45. Monstrum see ii. 143. Linum (1) ' flax' (2) 'string' (3) ‘a net;' v. 102. sinuatum linum a landing net;' Sil. vii. 503. F.

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The master of the bark and net:' another periphrasis. See Eur. Cyc. 86. Esch. P. 384 sq. 389. R.

46. All the emperors bore the title of 'Chief Pontiff.' LU. There may be an allusion here to the good living of the priests: pontificum potiore cœnis; Hor. II Od. xiv. 28. GR. or to the discrepancy between the sanctity of the office and the viciousness of the person. G.

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Proponere understand venum. LU. 47. Et, not only the city, but even.' PR.

48. Delator, ovxoQávrns.

'So dispersed that no place is secure from their officiousness.'

'Inspectors of sea-weed,' (a thing proverbially worthless, projecta vilior alga; Virg. E. vii. 42. PR. Hor. II S. v. 8. R.) put contemptuously for litoris maritimi inquisitores. They somewhat resem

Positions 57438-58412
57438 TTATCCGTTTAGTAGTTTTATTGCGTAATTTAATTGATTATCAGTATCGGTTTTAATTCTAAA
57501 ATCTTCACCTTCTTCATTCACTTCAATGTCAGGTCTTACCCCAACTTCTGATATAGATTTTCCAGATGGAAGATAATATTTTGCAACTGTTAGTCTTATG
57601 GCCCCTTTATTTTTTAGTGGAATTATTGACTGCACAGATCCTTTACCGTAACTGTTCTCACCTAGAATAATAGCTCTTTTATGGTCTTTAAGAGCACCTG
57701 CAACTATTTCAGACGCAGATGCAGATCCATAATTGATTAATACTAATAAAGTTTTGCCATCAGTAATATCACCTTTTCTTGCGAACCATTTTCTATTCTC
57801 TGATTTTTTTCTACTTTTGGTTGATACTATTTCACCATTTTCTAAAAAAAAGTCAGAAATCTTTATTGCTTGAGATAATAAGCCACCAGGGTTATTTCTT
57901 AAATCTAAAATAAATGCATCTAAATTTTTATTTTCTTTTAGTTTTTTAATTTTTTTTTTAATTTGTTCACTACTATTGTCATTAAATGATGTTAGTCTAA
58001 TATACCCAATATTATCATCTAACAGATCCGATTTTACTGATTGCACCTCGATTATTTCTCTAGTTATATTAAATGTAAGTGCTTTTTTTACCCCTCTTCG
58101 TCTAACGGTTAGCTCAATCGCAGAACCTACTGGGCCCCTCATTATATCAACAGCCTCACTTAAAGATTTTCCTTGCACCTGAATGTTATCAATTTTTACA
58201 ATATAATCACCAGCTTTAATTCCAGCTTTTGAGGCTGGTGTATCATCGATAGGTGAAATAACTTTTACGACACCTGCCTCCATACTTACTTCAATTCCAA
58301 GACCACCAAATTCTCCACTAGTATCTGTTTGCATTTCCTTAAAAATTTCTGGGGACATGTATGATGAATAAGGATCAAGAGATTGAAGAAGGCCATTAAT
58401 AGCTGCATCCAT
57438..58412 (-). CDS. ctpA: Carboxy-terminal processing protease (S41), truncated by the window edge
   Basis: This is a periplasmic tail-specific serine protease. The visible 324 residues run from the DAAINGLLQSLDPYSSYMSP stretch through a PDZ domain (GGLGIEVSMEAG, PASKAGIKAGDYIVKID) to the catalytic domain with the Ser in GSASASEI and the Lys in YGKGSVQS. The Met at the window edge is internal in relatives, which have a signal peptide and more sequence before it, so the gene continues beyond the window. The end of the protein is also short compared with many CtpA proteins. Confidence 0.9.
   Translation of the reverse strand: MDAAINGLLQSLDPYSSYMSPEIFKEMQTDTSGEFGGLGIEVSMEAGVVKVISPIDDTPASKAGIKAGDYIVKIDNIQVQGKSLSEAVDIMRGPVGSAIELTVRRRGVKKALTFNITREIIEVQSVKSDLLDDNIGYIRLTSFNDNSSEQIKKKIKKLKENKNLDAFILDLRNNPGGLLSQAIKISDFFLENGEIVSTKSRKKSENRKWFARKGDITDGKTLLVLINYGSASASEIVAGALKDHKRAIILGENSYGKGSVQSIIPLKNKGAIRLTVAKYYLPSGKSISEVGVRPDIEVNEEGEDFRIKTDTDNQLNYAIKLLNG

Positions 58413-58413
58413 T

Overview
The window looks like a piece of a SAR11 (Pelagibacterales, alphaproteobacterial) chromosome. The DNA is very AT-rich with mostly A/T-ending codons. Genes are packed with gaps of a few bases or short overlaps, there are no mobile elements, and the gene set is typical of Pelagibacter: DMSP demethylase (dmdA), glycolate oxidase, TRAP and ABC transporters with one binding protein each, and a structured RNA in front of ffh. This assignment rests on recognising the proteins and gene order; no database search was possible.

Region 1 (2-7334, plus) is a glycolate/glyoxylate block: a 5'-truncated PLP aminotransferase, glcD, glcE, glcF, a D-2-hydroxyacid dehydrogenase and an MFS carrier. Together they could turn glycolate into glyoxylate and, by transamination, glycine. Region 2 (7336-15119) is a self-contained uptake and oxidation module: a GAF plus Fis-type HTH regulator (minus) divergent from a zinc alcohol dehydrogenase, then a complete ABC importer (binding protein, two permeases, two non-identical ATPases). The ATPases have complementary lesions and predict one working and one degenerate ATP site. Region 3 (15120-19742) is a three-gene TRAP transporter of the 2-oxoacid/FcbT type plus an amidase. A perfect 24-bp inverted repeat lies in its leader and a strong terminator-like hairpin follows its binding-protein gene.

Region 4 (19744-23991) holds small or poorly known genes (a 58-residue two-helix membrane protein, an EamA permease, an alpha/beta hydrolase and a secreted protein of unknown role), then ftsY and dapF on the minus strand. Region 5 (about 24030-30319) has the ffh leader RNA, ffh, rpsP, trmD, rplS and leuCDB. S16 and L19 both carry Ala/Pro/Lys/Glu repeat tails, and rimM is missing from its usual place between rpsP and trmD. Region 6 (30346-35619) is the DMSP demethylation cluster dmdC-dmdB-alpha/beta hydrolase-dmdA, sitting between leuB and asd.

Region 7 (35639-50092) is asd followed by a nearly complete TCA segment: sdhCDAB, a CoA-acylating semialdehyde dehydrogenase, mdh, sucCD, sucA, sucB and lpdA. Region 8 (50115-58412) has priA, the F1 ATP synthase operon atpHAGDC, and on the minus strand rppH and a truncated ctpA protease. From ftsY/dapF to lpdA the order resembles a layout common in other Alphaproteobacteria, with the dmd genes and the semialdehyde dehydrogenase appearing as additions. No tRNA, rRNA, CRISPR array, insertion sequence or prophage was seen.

bled those revenue officers called 'tide-

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49. Would argue the matter;' or, understanding lege, Would contest the point at law." AD.

Nudus may be taken metaphorically, and auxilio understood: cf. vii. 35. R.

50. Fellows who would not scruple to swear the fish was a stray.' Such were the oppressive measures used to fleece the people, on the most groundless pretences, and yet under colour of legal claim. M. cf. Suet. Dom. 9. 12. R.

51. Vivaria; iii. 308. Macr. iii. 13. PR.

53. Palfurius Sura had been a buffoon and a parasite at the court of Nero; for which Vespasian expelled him from the senate; when he commenced Stoic, and talked (which Suetonius says he could do very eloquently, Dom. 13.) of abstinence and virtue; till Domitian, who wanted little other recommendation of a man, than the having justly incurred the contempt and anger of his father, made him his own attorney general, in which office, he acquitted himself most egregiously. G. VS. PR. See vii. 80, note on Saleius.

Armillatus was another sycophant of
much the same stamp. VS.